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I enabled BitLocker™ encryption on one of my drives today and couldn’t seem to find a way of checking the status of the process. It turned out to be relatively easy.

Start a PowerShell command window as Administrator and enter the following command:

manage-bde -status L:

This will output a small hunk of information about the encryption status of the drive you selected.

C:\Windows\system32> manage-bde -status l:
BitLocker Drive Encryption: Configuration Tool version 6.3.9600
Copyright (C) 2013 Microsoft Corporation. All rights reserved.

Volume L: [iSCSI]
[Data Volume]

    Size:                 926,87 GB
    BitLocker Version:    2.0
    Conversion Status:    Encryption in Progress
    Percentage Encrypted: 12,7%
    Encryption Method:    AES 128
    Protection Status:    Protection Off
    Lock Status:          Unlocked
    Identification Field: Unknown
    Automatic Unlock:     Disabled
    Key Protectors:
        Password
        Numerical Password

C:\Windows\system32>

Just thought I'd put this here for my own future reference.

Update: *dough* I should have just checked my System Tray for this little fellow:

image

Clicking it gave me this neat little window:

image

Oh well. It’s always fun playing around with PowerShell I guess.

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I'm really happy with Visual Studio 2012, and I do think it's by far the biggest leap forward for any iteration of VS. However, one new feature that bugs me is the "Auto Preview" where any file I click on in the Solution Explorer is opened for me in a special preview tab. 

This can be prevented if you hold down the ALT-key while clicking around the Solution Explorer, but IMO it should have been the other way round (i.e. don't preview unless you ALT-click).

Luckily this can be easily turned off by going to Tools -> Options -> Tabs and Windows and de-selecting the Solution Explorer under 'Preview Tab'

 

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For us .NET/Visual Studio developers, NuGet is definitely the best thing since sliced bread (okay, maybe not, but it sure is great!). If you don’t yet know what NuGet is, it’s basically a package- and dependency manager for Visual Studio and .NET. And if you haven’t started using it yet, you’re doing something wrong Winking smile

One thing that kind of always bothered me about dependencies is that it’s always been best-practice to have all your libraries checked in to SCM along with your solution. Typically by dumping them in a \Libs folder and referencing them from there.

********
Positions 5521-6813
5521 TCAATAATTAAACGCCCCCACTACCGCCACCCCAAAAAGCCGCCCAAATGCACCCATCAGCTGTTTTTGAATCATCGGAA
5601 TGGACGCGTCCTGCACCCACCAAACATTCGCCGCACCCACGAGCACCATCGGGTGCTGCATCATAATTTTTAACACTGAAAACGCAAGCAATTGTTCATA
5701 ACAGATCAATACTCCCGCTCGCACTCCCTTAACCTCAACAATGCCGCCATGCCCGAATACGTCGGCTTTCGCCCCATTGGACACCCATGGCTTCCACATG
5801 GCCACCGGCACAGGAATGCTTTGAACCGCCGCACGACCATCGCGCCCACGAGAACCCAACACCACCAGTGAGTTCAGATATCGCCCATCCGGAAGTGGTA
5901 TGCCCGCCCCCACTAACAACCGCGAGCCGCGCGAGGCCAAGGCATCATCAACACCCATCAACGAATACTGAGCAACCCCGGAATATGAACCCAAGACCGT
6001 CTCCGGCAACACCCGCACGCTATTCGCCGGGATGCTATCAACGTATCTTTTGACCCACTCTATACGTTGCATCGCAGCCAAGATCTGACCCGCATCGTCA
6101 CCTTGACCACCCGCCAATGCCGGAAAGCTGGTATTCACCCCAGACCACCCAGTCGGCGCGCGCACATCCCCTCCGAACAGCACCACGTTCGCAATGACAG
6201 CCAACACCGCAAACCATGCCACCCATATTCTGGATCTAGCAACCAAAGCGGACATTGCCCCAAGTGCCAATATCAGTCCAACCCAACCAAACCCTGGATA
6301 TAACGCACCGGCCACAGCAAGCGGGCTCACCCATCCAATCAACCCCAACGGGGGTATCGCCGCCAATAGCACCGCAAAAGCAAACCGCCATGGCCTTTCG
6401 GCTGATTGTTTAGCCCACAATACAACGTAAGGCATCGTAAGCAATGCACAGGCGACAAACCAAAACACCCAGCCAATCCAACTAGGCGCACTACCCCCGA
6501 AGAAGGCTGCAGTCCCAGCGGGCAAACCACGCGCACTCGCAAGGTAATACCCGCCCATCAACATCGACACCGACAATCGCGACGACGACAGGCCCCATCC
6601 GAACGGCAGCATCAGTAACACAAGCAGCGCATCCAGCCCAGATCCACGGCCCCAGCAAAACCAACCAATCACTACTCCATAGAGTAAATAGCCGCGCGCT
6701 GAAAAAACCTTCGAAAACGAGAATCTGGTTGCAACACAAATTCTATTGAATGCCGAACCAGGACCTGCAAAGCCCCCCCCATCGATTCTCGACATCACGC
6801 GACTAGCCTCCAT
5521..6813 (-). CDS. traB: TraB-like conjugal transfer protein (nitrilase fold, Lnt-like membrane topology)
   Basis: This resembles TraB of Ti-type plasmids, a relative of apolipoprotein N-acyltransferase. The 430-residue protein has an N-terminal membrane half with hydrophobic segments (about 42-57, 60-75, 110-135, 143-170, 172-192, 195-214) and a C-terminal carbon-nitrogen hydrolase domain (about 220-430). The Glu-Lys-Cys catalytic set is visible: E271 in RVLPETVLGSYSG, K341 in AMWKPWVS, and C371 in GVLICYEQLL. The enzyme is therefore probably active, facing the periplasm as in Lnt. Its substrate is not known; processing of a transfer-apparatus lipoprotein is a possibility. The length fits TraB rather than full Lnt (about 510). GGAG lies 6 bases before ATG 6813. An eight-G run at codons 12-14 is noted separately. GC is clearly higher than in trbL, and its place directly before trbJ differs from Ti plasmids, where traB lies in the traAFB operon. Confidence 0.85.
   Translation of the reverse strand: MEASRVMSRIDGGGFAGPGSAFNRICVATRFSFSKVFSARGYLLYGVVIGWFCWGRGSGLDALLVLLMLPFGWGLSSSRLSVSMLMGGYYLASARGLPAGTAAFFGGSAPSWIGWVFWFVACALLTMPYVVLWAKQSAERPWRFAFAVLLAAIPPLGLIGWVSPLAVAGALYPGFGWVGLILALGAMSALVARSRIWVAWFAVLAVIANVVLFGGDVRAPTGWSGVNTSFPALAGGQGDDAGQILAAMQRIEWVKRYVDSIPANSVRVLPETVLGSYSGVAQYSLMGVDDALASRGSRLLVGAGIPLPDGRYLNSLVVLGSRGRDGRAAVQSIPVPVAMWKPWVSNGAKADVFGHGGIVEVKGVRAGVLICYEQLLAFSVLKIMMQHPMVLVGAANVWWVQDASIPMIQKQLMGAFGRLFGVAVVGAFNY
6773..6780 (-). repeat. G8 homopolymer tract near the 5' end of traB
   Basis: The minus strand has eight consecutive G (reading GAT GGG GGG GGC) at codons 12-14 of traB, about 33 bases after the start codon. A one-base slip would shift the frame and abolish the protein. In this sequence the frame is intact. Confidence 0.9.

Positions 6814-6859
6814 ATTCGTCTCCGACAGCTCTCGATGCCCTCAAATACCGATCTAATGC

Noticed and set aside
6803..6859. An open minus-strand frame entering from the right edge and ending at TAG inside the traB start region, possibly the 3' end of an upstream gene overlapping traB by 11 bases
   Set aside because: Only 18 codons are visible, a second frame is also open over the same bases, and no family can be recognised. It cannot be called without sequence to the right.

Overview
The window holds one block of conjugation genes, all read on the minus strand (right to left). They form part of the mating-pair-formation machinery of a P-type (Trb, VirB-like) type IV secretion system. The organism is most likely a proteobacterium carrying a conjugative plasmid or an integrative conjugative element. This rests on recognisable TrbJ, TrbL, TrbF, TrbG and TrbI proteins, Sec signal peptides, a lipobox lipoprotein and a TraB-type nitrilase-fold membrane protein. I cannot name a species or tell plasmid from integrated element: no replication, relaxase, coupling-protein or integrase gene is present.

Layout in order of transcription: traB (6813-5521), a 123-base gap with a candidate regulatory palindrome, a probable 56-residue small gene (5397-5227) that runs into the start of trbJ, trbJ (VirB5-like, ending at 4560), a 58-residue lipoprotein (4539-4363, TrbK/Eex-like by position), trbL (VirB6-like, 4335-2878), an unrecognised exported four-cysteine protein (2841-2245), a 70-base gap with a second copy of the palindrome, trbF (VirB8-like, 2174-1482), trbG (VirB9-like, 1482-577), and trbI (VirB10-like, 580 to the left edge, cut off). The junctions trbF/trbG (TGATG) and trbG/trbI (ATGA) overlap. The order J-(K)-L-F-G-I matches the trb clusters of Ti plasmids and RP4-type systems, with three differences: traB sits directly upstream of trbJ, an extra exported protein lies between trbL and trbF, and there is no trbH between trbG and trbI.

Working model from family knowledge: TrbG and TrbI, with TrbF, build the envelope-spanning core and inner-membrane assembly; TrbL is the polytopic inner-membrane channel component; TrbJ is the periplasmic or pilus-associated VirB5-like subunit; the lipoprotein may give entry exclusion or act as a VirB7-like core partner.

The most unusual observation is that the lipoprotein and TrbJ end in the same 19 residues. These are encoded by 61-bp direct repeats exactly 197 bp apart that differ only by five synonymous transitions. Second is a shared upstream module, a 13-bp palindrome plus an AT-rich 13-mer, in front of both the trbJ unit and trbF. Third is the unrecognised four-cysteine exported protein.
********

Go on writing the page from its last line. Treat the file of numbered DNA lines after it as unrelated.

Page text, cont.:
But source control systems are generally not very optimized for handling binary files, and the size of your repository (and thereby performance) is negatively impacted by dragging around all these DLL files.

With NuGet this is a thing of the past! Using the command line NuGet.exe tool, you can point it at a local config file that tells it which packages to download for you (those of you who already use NuGet are probably already familiar with the packages.config file that lives under each project in your solution).

The only executable file I now have as part of my solution is the latest-and-greatest NuGet.exe which I place in a Tools folder in the root of my solution.

So, to get all this set up in your project, your first step is to create a Tools folder at the solution level of your project. Next, go ahead and grab the latest NuGet.exe from here and put it in your newly created folder.

Now, to each of the projects in your solution, add the following pre-build command:

$(SolutionDir)Tools\Nuget.exe install $(ProjectDir)packages.config -o $(SolutionDir)Packages

Also make sure that the \Packages folder is ignored by yout SCM system of choice (mine is Mercurial) in the same way that you always ignore the Bin and Obj folders.

To test, just delete the \Packages folder from your solution directory and try to do a build. NuGet should now automatically download all the dependencies you have and place them back in \Packages. It takes a little while to run the first time, so don’t panic if nothing happens for a few seconds. If it works and the build succeeds, go ahead and commit everything to source control. You can now continue working without the burden of large unsightly DLLs littering your source repository.